Mars glows red alongside Taurus the Bull

The Red Planet passes near the red giant star Aldebaran in the constellation Taurus the Bull.
By | Published: April 26, 2019 | Last updated on May 18, 2023
In this photo, you can see Venus, Mars, the Pleiades, as well as the constellation Taurus. At the left, between the trees, is Capella. (Canon 400D digital SLR, 18mm lens at f/3.5, ISO 800, 25-second exposure) Miguel Claro took this image July 27, 2009, from Alentejo, Portugal.
Miguel Claro

Mars continues to add its ruby-red glow to the constellation Taurus the Bull this week. 

Shining at magnitude 1.6, the Red Planet appears slightly fainter than the constellation’s brightest star, ruddy 1st-magnitude Aldebaran. The planet lies about 25° above the western horizon an hour after sundown and doesn’t set until after 11 p.m. local daylight time.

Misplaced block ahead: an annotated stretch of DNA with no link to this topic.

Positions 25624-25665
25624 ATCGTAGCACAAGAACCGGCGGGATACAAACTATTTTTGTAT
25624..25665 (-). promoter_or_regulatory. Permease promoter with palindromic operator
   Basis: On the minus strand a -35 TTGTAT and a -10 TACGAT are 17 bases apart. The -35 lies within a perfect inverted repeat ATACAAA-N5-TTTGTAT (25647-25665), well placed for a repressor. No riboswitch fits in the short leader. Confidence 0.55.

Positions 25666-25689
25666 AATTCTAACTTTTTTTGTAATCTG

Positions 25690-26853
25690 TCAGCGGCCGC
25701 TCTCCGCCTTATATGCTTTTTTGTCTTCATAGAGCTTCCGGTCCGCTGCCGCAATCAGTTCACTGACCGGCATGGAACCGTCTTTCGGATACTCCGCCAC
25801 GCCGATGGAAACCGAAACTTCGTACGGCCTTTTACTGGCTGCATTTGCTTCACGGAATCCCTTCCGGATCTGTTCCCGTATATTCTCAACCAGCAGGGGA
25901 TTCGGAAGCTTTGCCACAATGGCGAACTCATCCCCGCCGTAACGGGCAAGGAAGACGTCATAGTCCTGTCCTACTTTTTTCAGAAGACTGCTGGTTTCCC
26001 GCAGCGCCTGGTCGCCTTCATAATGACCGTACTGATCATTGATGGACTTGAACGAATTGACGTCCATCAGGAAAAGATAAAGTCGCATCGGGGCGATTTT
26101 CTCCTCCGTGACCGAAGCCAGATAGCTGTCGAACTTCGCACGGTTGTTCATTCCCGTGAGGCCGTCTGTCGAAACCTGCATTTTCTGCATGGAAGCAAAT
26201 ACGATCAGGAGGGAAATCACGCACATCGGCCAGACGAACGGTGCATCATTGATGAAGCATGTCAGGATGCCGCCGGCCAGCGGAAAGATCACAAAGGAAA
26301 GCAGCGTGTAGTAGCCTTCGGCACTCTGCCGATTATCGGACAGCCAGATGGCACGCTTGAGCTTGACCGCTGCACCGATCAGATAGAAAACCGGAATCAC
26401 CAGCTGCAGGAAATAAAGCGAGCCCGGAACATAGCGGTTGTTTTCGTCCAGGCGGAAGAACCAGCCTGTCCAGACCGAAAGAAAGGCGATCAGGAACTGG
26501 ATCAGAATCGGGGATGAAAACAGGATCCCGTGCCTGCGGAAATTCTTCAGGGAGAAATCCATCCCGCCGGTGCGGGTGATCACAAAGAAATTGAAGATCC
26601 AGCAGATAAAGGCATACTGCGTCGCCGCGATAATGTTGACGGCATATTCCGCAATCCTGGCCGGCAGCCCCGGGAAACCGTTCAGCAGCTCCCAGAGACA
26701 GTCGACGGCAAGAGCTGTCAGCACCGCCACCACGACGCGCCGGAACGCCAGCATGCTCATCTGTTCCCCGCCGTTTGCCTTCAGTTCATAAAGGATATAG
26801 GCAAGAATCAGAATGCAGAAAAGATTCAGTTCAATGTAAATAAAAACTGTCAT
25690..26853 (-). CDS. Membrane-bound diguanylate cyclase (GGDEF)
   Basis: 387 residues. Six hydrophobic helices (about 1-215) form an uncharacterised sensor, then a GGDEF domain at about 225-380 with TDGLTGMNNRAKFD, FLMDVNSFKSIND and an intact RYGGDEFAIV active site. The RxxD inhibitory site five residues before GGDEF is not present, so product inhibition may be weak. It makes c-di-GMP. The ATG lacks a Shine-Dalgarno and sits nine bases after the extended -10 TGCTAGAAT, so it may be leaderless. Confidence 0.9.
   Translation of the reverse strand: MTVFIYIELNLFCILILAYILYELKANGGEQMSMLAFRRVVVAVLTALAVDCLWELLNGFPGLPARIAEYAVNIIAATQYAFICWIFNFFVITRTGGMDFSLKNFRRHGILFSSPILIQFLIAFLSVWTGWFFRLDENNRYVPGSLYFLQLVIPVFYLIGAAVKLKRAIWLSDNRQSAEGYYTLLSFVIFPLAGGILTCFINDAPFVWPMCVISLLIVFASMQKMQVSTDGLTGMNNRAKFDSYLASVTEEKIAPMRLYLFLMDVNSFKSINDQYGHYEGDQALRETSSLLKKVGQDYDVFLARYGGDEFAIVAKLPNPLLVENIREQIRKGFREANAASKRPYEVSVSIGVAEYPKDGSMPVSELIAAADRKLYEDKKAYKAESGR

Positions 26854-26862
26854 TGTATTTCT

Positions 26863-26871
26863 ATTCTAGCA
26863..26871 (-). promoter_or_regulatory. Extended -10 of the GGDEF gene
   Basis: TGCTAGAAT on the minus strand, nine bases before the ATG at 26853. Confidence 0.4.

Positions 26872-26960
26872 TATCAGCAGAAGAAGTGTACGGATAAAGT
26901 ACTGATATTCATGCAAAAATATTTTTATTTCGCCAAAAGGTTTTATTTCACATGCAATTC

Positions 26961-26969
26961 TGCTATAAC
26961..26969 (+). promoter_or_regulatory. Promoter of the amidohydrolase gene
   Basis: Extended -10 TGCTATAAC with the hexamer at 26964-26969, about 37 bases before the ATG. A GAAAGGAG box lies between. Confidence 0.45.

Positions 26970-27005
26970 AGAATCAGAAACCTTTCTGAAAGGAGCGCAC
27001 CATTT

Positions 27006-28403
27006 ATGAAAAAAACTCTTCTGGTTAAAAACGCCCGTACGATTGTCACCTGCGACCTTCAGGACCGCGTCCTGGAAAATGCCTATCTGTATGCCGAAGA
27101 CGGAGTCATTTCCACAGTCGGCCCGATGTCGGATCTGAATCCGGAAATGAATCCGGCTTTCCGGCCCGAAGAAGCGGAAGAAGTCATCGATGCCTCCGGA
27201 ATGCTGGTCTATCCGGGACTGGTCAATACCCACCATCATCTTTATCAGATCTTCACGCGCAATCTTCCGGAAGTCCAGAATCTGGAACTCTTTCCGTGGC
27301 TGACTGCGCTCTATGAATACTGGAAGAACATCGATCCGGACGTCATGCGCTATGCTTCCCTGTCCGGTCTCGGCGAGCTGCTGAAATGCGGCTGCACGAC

Once the sky darkens, you should notice that Mars is perched within the borders of the 6th-magnitude open star cluster NGC 1746. Because the cluster is big — its diameter is slightly larger than the Full Moon — you’ll want to use binoculars or a telescope at low power for the best views. 

Unfortunately, Mars spans only 4″ and won’t show any detail.

For more observing targets, follow our regular The Sky This Week column.